Brainspotting

Brainspotting is a powerful, focused treatment method that works by identifying, processing and releasing core neurophysiological sources of emotional/body pain, trauma, dissociation and a variety of other challenging symptoms. Brainspotting gives us a tool, within the clinical relationship, to neurobiologically locate, focus, process, and release experiences and symptoms that are typically out of reach of the conscious mind and its cognitive and language capacity. A "Brainspot" is the eye position which is related to the energetic/emotional activation of a traumatic/emotionally charged issue within the brain, most likely in the amygdala, the hippocampus, and the orbitofrontal cortex of the limbic system. A brainspot is actually a physiological subsystem holding emotional experience in memory form.

Therapists:
Brittney Schultz, Lindsey Day, Caitlin Michalski

EMDR

EMDR therapy is the abbreviation for Eye Movement Desensitization and Reprocessing. EMDR is an evidence-based method of psychotherapy that utilizes bilateral stimulation (both hemispheres of the brain) to desensitize events or negative beliefs that carry an emotional charge within us, re-process them with new insight, and integrate them back into the memory system without the emotional charge they once had.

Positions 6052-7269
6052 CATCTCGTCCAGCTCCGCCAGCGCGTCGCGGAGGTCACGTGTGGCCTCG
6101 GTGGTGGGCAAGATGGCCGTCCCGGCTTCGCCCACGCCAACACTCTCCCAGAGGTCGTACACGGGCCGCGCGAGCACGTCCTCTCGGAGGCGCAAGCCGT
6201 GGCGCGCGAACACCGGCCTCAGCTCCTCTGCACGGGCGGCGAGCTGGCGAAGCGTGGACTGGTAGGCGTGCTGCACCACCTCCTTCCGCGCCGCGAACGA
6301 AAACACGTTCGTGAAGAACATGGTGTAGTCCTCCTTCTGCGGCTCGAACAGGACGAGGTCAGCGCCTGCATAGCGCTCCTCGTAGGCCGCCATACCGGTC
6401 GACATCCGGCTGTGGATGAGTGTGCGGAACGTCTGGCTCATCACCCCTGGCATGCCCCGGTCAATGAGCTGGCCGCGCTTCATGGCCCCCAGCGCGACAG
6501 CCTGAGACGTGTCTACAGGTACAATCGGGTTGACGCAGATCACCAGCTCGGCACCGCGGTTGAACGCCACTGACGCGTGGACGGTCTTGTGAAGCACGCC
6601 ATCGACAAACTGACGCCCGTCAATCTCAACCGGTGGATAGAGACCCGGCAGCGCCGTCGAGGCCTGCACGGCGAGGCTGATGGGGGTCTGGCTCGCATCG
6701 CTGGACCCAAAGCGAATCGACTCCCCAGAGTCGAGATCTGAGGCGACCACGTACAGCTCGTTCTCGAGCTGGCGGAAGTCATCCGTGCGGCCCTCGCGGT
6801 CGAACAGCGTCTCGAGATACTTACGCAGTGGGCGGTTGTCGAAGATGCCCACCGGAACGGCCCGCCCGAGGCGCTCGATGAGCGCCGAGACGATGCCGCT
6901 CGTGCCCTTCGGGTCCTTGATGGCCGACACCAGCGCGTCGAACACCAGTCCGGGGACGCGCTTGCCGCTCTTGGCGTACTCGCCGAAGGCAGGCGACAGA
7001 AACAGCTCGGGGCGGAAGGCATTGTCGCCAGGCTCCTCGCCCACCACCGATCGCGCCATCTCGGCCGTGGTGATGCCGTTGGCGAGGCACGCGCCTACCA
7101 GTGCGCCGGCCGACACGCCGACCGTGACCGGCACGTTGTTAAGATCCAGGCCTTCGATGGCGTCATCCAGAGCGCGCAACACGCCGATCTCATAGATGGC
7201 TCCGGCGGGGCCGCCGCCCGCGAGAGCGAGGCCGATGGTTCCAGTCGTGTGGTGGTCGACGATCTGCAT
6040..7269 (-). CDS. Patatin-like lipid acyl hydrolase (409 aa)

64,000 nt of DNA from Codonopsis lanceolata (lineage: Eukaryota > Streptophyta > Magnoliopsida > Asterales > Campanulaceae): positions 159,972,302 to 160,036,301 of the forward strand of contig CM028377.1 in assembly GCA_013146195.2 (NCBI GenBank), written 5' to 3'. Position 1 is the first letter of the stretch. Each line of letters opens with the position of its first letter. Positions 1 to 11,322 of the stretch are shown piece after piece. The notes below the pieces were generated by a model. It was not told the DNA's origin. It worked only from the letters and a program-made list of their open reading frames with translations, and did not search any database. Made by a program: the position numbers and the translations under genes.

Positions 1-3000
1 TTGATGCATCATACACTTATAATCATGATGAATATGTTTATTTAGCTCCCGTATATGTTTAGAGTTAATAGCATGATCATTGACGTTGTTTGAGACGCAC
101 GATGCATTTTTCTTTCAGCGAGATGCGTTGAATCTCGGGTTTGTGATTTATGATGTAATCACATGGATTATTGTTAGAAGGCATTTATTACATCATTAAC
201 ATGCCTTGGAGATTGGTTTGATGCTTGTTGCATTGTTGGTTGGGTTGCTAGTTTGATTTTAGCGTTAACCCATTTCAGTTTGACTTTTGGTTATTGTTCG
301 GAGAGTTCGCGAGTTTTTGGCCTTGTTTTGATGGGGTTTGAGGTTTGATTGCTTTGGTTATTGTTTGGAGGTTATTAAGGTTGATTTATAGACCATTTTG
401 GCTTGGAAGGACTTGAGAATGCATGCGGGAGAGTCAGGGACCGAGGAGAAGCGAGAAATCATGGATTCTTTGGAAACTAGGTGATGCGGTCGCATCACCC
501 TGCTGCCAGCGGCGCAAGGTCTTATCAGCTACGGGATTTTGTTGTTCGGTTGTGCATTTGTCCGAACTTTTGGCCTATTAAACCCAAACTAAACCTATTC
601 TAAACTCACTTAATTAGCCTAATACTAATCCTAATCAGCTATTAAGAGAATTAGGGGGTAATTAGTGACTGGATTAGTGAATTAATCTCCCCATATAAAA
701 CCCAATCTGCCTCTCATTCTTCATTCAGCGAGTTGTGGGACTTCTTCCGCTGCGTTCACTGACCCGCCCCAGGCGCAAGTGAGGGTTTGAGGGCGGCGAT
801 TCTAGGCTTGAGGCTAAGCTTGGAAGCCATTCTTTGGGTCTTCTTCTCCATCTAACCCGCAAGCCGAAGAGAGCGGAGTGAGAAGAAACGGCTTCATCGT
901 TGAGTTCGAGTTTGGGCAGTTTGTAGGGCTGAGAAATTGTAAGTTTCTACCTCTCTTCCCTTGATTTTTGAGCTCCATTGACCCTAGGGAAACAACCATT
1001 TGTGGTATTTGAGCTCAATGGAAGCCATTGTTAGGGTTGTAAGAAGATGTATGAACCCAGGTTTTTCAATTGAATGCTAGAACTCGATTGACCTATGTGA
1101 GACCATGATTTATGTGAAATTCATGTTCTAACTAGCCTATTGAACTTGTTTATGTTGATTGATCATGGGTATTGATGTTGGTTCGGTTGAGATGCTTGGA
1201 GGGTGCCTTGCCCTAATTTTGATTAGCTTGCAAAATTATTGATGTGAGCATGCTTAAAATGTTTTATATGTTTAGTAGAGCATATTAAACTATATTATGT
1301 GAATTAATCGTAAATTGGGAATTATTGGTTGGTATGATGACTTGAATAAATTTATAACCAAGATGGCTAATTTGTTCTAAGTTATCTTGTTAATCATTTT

When a disturbing event occurs in one's life, it can get locked in the brain with details of the original experience. The EMDR process stimulates the information and allows the brain to reprocess the event naturally. By re-programming or neutralizing these past experiences, we are able to move past them, let the emotional weight that they carry go, so that we can experience our present lives with a clean slate.
Once a memory or negative belief associated with the stressful event or trauma is re-processed, the individual often finds that they can recall the general event, but that it no longer carries emotional weight and doesn't include as many details as it once did. As a result, the beliefs associated with that memory, unconscious or not, are released and replaced with ones that fit the client's current life experience.

Therapist:
Sharon Gaffney